Winner avatar
2017 Whitley Award
Alexander Blanco Venezuela Terrestrial
Nest protectors: conserving Venezuela’s magnificent Harpy Eagles as a rainforest flagship

Winner of the Whitley Award donated by the William Brake Charitable Trust in memory of William Brake


The Harpy Eagle is one of the world’s largest eagles and certainly the heaviest! As the apex predator of the Venezuelan canopy in the Sierra Imataca, it is an indicator of forest health. This magnificent eagle has become rare in many parts of its range where poverty, hunting, political instability and a resulting lack of law enforcement have led to a sharp increase in illegal deforestation. Harpy Eagles are slow to reproduce and research indicates most harpy nests are found outside of protected areas, putting them at greater risk.


Trained as a veterinary surgeon, Alexander has been working with Harpy Eagles since 1996 where his veterinary, biological and climbing skills are put to the test. Some may remember him from the BBC wildlife documentary ‘The Hunt’ where he was climbing 40 metre high trees to tag eagle chicks and nursing injured eagles back to health before returning them to the wild. He has helped to conserve these iconic birds in Brazil and Ecuador, as well as in his native Venezuela where he is President of the Esfera Foundation and leads a national programme to protect the species.


Alexander’s long term vision is to develop protection strategies delivered by local people so that conservation is more resilient to economic and political perturbations. By cementing the Harpy Eagle as a flagship, Alexander hopes to limit deforestation and protect a greater number of nesting sites. Using a mixture of nest monitoring and community engagement, Alexander and his team have already convinced landowners to protect harpy nests and maintain forest patches around them. His work demonstrates that with the right approach, human settlement does not have to mean the local extinction of Harpy Eagles.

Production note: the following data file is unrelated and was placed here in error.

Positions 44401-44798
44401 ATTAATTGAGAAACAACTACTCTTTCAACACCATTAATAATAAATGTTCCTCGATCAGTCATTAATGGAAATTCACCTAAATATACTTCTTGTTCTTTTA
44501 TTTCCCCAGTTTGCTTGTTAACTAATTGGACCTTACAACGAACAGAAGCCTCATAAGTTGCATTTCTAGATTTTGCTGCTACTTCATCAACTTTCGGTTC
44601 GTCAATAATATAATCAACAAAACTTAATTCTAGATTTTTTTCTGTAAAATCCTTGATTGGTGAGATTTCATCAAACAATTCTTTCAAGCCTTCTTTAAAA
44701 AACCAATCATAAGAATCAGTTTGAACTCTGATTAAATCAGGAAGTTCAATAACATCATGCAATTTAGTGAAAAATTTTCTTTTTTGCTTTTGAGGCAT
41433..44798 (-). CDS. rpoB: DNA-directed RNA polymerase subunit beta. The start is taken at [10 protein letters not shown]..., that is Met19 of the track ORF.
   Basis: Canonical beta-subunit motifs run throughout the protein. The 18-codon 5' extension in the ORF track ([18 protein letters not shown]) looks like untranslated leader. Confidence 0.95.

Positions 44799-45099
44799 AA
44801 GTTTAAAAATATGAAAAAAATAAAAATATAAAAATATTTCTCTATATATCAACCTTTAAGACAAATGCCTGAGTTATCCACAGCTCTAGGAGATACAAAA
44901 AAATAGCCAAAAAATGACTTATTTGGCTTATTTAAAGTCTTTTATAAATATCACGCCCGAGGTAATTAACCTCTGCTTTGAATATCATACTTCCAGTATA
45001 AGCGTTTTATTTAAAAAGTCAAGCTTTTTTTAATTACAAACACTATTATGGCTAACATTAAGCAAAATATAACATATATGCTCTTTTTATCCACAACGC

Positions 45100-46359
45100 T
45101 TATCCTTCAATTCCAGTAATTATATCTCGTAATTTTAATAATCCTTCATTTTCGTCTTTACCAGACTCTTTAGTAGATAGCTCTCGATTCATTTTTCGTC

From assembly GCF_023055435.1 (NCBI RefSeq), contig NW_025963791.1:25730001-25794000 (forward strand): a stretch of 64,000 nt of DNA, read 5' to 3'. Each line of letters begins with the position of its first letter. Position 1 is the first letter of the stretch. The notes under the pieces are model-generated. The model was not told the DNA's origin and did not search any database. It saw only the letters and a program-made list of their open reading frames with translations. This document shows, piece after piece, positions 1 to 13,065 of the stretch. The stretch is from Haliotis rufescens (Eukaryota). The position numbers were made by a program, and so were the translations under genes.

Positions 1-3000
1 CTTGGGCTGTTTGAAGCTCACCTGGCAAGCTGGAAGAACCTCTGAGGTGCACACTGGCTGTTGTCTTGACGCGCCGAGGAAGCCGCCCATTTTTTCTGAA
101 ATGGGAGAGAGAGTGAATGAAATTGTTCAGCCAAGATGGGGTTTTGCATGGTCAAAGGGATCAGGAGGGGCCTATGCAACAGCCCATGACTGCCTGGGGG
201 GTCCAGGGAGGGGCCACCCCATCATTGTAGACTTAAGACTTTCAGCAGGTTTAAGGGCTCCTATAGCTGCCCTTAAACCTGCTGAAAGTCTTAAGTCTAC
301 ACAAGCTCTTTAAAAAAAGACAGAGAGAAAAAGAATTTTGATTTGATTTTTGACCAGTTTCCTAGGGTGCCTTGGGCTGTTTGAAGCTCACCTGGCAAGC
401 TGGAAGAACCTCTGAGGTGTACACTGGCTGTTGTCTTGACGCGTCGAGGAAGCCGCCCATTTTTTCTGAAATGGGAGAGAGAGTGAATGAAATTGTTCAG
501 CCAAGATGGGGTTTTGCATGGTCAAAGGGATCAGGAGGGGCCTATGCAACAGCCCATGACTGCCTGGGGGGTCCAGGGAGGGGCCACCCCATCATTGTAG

• Partner with landowners and recruit local people as nest guardians to protect 70 nests and the surrounding forest
  • Restore fragmented habitat and establish livelihoods in shade-grown coffee and cacao that limit deforestation and provide an incentive to maintain forest cover
  • Develop positive attitudes to conservation among locals and 90% of school children in the municipality

Why it matters:

  • The Sierra Imataca region has amongst the highest recorded densities of Harpy Eagles
  • The area supports jaguar, giant anteater and the lowland tapir among other threatened species
  • Every week, an area of forest bigger than central London is cut down in Venezuela

“After my first experience tagging an eagle chick nearly 20 years ago, I decided that this was what I wanted to do.”